Sunday 21 December 2014

How I got here: Into the wild

Name: Colin Stafford-Johnson From: Dublin Occupation: Wildlife and natural-history cinematographer

In the news for: Over the past two decades, Stafford-Johnson has tracked and filmed animals all over the world, including jaguars in the Amazon, tigers in India and birds of paradise in New Guinea. In 2006, he won an Emmy for cinematography on the film Mississippi — Tales of the Last River Rat for Discovery Channel. He has also worked with renowned broadcaster and naturalist David Attenborough on the well-received BBC series Planet Earth.

Wildlife enthusiasts can see his latest documentary, Living the Wildlife, on RTÉ One on 1 April.

Barbara Harding (BH): What was you first paid job after school?

Colin Stafford-Johnson (CSJ): It was washing dishes in a Dublin restaurant. I think the wage at the time was 85p an hour. I was trying to save money to go away, so I scrubbed from morning to night and hardly saw daylight.

BH: Did you always have an interest in animals and nature as a child?

CSJ: Absolutely — since I was four or five. I was always out messing, bird watching or catching butterflies. I was never into the whole pet thing; it was more about wild animals for me. I wanted to find and observe them in the wild.

BH: Did you go to university?

CSJ: I did a degree in biological imaging in Derby, England. It was a biology degree mixed with training to be a cameraman and wildlife film producer.

BH: What was your first big break in the industry?

CSJ: It was going to India to make my first documentary on tigers for the BBC series Natural World. I was at a film-making conference and had sent my film reel around. The biggest producer in the UK happened to see it and asked if I would find a tiger cub in India and follow it for 600 days from dawn until dusk.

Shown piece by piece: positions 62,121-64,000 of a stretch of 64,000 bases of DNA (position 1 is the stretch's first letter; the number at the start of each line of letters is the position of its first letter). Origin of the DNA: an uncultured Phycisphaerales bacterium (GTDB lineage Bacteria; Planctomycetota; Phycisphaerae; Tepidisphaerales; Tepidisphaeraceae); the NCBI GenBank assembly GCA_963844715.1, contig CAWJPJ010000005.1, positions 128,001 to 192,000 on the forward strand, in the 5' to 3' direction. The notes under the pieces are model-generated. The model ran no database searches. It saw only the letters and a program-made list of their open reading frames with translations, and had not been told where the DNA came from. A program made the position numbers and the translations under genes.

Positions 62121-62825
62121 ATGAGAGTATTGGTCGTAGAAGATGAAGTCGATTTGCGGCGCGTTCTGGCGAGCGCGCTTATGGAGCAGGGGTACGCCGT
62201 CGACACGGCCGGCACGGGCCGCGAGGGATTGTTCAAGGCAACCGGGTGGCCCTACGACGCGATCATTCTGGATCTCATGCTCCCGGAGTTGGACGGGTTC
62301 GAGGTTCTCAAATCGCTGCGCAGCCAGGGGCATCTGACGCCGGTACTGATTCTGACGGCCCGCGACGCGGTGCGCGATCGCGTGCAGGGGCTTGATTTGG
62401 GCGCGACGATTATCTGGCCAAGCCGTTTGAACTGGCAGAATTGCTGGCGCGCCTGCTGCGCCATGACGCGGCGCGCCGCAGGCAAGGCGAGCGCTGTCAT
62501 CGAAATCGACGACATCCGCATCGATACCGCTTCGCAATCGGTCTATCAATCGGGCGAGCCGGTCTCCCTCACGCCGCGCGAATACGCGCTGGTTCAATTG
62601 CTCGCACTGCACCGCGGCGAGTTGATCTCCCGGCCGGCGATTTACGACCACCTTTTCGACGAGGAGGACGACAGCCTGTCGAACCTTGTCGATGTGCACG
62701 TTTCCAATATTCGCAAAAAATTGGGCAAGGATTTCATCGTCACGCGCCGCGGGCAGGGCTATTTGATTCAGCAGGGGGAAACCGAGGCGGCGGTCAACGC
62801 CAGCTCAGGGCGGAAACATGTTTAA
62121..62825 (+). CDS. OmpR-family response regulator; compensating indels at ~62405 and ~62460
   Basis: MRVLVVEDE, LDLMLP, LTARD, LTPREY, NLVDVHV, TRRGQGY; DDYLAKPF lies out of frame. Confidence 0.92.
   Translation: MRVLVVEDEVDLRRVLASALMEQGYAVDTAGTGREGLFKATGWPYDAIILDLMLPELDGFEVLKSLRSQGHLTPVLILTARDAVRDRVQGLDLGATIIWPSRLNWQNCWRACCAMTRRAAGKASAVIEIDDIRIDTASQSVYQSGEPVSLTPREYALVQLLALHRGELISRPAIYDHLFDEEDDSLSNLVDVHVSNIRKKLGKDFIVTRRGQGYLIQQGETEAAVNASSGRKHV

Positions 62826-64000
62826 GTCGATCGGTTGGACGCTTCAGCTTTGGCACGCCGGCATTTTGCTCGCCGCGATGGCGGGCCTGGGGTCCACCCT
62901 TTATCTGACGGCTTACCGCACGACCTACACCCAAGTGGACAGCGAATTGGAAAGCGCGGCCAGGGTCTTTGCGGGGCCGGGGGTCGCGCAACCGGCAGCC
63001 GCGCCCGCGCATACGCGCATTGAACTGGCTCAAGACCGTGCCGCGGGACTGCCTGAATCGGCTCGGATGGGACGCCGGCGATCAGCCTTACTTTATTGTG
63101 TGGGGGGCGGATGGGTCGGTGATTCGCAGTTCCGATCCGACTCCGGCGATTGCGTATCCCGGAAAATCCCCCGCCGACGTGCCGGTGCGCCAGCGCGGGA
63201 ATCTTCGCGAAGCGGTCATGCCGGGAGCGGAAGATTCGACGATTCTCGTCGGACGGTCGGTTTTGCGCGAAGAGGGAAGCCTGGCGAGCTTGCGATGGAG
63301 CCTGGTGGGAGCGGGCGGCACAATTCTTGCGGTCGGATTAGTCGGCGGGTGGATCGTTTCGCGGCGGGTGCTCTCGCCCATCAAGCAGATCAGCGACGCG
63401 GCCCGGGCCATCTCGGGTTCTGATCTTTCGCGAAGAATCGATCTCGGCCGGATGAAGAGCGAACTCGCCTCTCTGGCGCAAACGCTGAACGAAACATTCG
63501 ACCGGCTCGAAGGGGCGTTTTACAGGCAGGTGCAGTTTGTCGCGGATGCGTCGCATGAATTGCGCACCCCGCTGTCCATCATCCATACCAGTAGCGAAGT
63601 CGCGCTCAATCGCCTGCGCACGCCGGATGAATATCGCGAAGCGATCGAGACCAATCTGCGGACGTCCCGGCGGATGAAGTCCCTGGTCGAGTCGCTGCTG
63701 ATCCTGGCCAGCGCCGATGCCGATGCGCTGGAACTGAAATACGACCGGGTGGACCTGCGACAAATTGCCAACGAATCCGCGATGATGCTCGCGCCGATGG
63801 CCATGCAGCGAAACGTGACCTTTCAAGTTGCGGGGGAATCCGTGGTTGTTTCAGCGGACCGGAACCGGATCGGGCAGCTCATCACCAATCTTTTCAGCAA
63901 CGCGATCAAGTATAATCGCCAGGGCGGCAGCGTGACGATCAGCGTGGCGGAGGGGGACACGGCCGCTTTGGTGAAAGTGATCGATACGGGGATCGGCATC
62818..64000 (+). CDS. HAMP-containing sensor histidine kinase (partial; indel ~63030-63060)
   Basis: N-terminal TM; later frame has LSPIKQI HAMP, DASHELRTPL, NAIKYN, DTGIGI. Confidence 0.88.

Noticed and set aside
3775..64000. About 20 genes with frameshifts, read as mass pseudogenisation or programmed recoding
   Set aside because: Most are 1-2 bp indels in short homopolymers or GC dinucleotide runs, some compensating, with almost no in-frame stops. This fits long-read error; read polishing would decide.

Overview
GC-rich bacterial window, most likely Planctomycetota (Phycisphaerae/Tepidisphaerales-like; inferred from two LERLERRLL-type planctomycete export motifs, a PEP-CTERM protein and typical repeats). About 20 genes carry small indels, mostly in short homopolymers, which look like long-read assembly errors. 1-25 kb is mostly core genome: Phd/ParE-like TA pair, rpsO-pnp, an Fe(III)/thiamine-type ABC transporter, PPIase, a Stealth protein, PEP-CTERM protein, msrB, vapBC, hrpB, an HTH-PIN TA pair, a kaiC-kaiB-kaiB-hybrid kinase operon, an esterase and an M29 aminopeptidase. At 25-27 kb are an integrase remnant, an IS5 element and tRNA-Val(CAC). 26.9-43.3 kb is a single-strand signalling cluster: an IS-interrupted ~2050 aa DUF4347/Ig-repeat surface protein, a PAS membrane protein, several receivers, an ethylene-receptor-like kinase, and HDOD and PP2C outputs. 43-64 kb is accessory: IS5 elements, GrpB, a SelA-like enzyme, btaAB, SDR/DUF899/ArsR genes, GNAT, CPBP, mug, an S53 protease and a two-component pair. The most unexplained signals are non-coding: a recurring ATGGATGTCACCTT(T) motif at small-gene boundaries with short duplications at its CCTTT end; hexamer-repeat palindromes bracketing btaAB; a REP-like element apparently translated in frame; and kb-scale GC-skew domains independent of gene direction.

BH: What was the most fascinating country you’ve ever filmed in?

CSJ: Possibly French Guiana earlier this year for the series Planet Earth. The BBC can afford to send people out on a whim, and so I travelled to this remote area where the animals were said to be tame. We had to trek to the top of a river that was unfished and untouched by human hands. It was the remotest place I’d ever been but it rained for two months and we didn’t get a single shot. I just fished and lay about in a hammock all day. However, I did find a jaguar and the biggest anaconda I’d ever seen. I also had black piranhas swimming between my legs, and at one stage, I had to remove over 200 ticks from my body.

BH: What was your worst experience with an animal on a shoot?

CSJ: Its aim is to boost awareness of the fact that there is a lot of wildlife out there worth protecting. Often, people do things without knowing the impact it has on wildlife, so we are trying to point this out and educate viewers on all the things we can still do that we used to do as kids, for example, exploring caves looking for bats. It’s about getting out and about with nature and it doesn’t cost much money.

BH: What advice would you give to other budding cinematographers?

CSJ: In this particular industry it can be difficult, as it usually involves getting on a plane and being away from friends and family for long periods of time. You can also get a last-minute phonecall when everything is set up to say it’s raining in Tanzania, so the shoot is cancelled even though you had a six-month contract! Financially it’s up and down and you have to be flexible because you are dealing with wildlife. It’s also a competitive game. But if you don’t mind all of this, it’s great, as it’s all-consuming and can bring you to the most wonderful places on earth.

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